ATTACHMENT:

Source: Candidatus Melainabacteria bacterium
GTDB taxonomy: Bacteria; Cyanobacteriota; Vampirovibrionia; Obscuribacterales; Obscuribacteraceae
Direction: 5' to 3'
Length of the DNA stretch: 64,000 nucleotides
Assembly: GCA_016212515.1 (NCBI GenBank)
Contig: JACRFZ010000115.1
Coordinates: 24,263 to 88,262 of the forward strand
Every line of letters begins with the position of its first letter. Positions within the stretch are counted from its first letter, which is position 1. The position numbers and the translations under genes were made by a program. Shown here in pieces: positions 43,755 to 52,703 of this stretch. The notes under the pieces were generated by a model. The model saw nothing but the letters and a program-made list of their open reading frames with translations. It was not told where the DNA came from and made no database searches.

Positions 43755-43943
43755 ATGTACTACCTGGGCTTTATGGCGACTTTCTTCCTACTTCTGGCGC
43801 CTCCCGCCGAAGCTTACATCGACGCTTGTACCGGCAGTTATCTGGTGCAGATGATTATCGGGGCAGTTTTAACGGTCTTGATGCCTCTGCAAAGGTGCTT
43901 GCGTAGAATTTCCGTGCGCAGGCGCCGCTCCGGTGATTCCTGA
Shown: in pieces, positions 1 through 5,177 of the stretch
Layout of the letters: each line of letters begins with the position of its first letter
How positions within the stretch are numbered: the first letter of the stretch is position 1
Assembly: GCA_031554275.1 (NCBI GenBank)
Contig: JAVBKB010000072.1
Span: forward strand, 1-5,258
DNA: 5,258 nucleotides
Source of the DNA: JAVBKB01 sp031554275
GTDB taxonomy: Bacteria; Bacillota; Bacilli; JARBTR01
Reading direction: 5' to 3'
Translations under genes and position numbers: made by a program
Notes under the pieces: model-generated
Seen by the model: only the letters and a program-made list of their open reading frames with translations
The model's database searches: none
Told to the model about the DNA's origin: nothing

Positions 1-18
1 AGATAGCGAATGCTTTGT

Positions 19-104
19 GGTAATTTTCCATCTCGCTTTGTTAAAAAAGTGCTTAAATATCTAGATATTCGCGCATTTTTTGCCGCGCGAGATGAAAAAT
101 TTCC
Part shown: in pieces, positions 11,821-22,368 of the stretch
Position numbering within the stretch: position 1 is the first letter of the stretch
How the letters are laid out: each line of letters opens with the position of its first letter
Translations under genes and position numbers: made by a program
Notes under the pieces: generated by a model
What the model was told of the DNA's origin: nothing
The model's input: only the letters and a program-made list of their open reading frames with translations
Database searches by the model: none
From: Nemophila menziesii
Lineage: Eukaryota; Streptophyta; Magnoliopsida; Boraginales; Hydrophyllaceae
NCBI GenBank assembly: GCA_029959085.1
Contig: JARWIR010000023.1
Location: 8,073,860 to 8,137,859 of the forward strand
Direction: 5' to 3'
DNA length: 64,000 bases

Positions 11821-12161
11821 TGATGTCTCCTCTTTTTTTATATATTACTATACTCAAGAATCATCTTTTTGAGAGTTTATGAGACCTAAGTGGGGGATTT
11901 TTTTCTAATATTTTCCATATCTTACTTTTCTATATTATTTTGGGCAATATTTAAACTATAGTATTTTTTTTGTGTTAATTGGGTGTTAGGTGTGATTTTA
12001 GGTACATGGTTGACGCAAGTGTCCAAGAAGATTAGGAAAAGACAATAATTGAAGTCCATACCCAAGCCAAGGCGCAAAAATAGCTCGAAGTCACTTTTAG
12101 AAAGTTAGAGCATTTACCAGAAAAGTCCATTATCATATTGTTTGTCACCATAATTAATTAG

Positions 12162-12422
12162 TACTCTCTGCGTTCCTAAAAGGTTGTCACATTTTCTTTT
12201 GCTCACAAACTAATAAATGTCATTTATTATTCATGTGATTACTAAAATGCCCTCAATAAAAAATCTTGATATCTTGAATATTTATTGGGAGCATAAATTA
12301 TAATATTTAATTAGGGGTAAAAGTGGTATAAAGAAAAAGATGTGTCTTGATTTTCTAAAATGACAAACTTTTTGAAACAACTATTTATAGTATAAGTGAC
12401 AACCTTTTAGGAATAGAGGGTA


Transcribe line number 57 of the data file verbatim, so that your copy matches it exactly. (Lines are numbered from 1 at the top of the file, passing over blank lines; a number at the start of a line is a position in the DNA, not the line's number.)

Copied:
12401 AACCTTTTAGGAATAGAGGGTA